Wednesday, November 26, 2014

Teacher Ideas: Gift Giving Etiquette


Here's a timely lesson for the holiday season! Milena created a lesson on the etiquette of gift giving, including tasks which focus on vocabulary, close listening, grammar, and writing. Her materials supplement two videos - How Do I Choose The Right Gift and Do I Have To Give A Gift To Everyone Who Gives One To Me - and include an adapted exercise from the Speaking Of Values text.

Tuesday, November 18, 2014

Teacher Ideas: Inocente


Inocente Official Trailer from Shine Global on Vimeo.
Inocente is a film that won the 2013 Academy Award for Best Documentary Short Subject. At its center is a teenage girl named Inocente, a passionate and creative artist. Inocente and her family are homeless, and her art is a way for her to guard her spirit.

At only 40 minutes long, the film is ideal for showing in the classroom, and Neil has created some materials to use along with it. His materials include previewing conversation questions, an exercise for idioms and phrasal verbs in the film, and questions for comprehension. Thank you, Neil!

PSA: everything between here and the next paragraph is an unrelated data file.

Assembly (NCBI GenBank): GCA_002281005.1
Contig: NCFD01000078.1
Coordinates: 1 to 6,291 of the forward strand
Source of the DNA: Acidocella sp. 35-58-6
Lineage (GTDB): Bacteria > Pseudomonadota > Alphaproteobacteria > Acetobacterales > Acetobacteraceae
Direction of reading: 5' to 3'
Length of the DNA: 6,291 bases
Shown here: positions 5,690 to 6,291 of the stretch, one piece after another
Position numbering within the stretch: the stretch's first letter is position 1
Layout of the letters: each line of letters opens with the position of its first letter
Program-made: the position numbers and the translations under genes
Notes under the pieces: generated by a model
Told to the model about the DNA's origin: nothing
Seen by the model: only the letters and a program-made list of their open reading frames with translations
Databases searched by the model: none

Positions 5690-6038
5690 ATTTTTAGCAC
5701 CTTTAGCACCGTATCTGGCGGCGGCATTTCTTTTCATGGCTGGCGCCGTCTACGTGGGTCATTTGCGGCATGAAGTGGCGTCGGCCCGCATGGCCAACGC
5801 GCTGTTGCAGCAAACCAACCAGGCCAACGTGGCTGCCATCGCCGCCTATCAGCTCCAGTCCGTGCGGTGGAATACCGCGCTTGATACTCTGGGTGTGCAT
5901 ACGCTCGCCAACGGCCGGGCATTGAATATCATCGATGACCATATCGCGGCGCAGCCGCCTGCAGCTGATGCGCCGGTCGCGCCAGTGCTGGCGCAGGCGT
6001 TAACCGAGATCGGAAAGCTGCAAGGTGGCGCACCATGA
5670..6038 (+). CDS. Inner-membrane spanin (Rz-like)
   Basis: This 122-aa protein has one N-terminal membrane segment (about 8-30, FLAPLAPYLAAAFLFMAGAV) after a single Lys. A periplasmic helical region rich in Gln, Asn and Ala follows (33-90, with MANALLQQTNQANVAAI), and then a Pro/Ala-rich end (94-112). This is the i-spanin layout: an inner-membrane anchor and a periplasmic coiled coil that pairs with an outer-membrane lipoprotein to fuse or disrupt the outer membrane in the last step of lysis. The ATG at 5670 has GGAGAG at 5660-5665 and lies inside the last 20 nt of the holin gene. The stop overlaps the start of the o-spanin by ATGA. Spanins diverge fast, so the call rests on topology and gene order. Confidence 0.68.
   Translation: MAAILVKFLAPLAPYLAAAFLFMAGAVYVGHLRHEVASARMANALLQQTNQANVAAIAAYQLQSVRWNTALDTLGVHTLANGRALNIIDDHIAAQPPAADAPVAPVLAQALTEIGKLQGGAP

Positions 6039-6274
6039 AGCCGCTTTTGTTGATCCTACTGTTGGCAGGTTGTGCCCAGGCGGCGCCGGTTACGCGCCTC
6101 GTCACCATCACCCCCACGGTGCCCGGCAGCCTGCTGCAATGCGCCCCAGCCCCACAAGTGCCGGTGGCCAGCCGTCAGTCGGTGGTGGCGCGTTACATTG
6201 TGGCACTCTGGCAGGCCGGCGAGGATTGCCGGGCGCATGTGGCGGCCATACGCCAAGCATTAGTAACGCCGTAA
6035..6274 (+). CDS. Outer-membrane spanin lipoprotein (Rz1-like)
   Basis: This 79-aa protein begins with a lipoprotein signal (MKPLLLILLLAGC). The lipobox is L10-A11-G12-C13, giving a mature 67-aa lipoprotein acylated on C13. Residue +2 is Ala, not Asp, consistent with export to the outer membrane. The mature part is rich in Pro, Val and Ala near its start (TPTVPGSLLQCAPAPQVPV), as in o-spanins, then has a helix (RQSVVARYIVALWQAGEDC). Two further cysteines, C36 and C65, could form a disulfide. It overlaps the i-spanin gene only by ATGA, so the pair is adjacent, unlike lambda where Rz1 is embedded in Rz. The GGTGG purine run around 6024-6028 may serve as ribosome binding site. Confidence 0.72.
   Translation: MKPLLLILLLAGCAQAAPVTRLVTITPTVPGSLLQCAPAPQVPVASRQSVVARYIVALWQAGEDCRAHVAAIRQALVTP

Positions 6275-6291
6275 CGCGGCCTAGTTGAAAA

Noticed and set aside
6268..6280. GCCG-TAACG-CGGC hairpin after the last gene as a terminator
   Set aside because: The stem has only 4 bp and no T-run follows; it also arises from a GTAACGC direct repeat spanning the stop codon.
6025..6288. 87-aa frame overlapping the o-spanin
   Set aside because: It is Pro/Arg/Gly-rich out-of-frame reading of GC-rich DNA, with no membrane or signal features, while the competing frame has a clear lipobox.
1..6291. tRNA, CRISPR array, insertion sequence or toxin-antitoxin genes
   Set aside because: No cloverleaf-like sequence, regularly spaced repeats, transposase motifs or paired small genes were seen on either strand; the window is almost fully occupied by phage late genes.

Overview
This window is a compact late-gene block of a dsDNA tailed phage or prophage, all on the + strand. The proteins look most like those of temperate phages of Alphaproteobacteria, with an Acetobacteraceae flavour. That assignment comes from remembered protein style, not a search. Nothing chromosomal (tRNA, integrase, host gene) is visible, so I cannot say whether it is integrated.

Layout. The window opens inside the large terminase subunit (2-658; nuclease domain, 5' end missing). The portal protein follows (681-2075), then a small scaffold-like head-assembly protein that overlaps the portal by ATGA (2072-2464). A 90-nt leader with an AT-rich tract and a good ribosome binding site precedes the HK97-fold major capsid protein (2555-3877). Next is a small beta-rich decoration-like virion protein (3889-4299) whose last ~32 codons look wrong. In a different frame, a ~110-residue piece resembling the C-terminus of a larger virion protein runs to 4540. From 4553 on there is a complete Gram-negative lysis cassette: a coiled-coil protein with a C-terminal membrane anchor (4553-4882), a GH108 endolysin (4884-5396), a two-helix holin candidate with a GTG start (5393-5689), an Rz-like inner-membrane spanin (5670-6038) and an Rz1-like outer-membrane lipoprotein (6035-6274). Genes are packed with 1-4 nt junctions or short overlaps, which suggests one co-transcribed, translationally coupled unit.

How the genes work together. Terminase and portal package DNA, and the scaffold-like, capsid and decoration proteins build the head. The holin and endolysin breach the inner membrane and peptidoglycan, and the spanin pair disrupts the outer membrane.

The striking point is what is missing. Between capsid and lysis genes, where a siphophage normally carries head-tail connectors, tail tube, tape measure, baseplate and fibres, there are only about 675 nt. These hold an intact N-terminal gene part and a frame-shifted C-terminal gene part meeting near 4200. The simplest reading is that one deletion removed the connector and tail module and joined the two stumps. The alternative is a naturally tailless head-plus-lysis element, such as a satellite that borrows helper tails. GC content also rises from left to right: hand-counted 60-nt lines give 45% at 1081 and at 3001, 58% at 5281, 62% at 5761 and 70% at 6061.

Wednesday, November 5, 2014

Culture Shock


Teachers, please mention this in class! All students are welcome.

Tuesday, November 4, 2014

Reminder: No Morning Or Afternoon Classes On Thursday!


We hope to see teachers at Professional Development Day instead! (Followed by Victoria's retirement luncheon, of course...)

Monday, November 3, 2014

Teacher Ideas: Malala Yousafzai

Photo from Time Magazine
Malala Yousafzai recently became the youngest person to ever win a Nobel Peace Prize, and Kevin Lathrop created some lesson materials that help to explain the significance of her work for our students. He says:
The following is a timely lesson on 2014 Nobel Peace Prize laureate Malala Yousafzai. The focus is her wonderful 2012 speech at the United Nations on her 16th birthday ("Malala Day").  It incorporates all four skills and can extend across several class sessions.

There are six parts. How or whether each is used is, of course, up to the individual teacher. The materials are meant to be adapted as needs dictate.
Part A is for web research of people and institutions Malala refers to in her speech. Part B is for discussion of women's rights in the U.S. and in students' countries. Part C is web research on gender equality (and lack thereof) across the globe. Part D gives a link to an article about the global struggle for girls' education and questions. Part E is an answer key with the answers out of order; students are tasked with matching them to questions. Part F is the text of Malala's United Nations speech and a link to the 17 minute video.
You can find all six parts of the lesson here. You can also print this table to give to students if you choose to have them do the web research in Part A. I've included the video of Malala's speech at the United Nations Youth Assembly below. Thanks, Kevin, for creating such timely and relevant materials!